Life over Death

I glance out the door in time to see the last glimmer of daylight begin fade behind the barn. Inside was a 500 pound sow about to farrow.

“Don’t worry,” my uncle said, “she shouldn’t give birth until sometime next week.”

I needed to mind the farm so my hard-working aunt and uncle could heed the call of Michigan’s deer hunting season siren.  “Opening day or die” is the motto of all hard-core hunters in the Great Lakes state.

My aunt didn’t meet my gaze, but even if she had, I wouldn’t have been able to read it. Carrot-red hair, green eyes and freckles frame her taciturn face. No help there. They knew I’d do it. How could I say no? My family had moved over 1500 miles away, stranding me my senior year. These craggy, sun-weathered people were now my family. Feeding the horses, picking berries, corn, and tomatoes in the early dawn hours of summer was a small price to pay for family.

“Sure,” I say. “Have fun.” Matching my aunt’s manner, I pretend nonchalance I don’t particularly feel, but I knew they’d be back at the end of the weekend. Responsible was my middle name. Of course they could count on me.

Within minutes of their glowing taillights disappearing around the drive, the black ink of night covers us all in silence and my deep sigh brings the gaze of the Australian shepherd to me. His tail wags.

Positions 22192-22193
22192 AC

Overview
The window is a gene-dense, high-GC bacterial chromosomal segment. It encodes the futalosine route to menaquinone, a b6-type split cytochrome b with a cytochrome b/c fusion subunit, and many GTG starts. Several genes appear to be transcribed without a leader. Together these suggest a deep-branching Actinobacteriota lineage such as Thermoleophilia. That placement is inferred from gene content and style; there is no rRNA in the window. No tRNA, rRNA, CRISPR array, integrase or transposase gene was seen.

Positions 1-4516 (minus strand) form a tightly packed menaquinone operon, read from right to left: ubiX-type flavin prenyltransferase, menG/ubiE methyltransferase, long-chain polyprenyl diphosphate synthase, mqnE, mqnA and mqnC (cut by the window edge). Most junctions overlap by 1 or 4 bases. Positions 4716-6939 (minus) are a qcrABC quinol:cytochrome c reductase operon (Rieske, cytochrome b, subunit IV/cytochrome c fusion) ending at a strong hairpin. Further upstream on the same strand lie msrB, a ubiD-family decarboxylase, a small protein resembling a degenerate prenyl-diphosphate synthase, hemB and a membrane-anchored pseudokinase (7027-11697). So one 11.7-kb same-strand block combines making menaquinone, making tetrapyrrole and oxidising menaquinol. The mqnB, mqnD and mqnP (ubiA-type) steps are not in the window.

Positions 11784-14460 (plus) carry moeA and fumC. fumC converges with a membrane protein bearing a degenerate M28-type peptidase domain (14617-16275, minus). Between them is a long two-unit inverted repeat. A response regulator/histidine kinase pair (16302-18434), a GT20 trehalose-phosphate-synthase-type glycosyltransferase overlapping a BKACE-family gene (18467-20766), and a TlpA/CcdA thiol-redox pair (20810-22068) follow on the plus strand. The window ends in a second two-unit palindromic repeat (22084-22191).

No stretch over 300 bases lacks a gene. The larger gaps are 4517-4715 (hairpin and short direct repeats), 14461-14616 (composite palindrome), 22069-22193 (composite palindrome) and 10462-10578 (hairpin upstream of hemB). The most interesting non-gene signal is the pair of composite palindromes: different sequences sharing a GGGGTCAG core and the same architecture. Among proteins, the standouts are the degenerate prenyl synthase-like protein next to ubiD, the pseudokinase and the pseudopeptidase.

Dinnertime for everyone. Animals first. Then mine.

I scoop his food into the metal bowl outside the door, then light the lantern. Entering the barn, the warm smell of horse greets me. They softly nuzzle and nicker as I feed them and check their water.

Now for the hog.

Her grunting sounds different than her typical snuffling for food. She’s flat on her right side, panting.

She’s farrowing.

Not an hour of being alone and I have to deliver piglets.

My uncle’s words return to me. “Make sure you wipe the mucous from their noses, otherwise they’ll suffocate.”

Raising the lantern, I see a sight that makes my stomach lurch. Two tiny piglets, several feet from their mother. Are they? Yes, they are moving, but not in a life-like way. The barn cats make short work of death.

The shovel is in my hand before I have another thought. I remove the dead piglets, ignoring the chirps and feline howls of protest. A metal milking pail inverted over them makes a perfect catacomb. No time for any other niceties. Another piglet arrives in the pen.

“Be careful getting into the pen. If that sow sees you, she’ll get up and charge you, trampling her piglets in the process.” More advice from my uncle. He did say more than I had initially remembered. Furtive movements, freezing every time I think her eyes might be moving in my direction. No time to think. Pick up the newborn, swipe the sticky mucous from the nose and then place it close to the teat where nature takes over.

I hadn’t asked how long it would take, and time stops for me.



Place by the warm sow.

Over and over until finally thirteen naked pink bodies battle over their milk stations. The sow is exhausted, as am I. She doesn’t share my exuberance.

The barest glow of dawn greets me as I leave the barn.

I’m dirty and exhausted, but grinning.

I’d done it.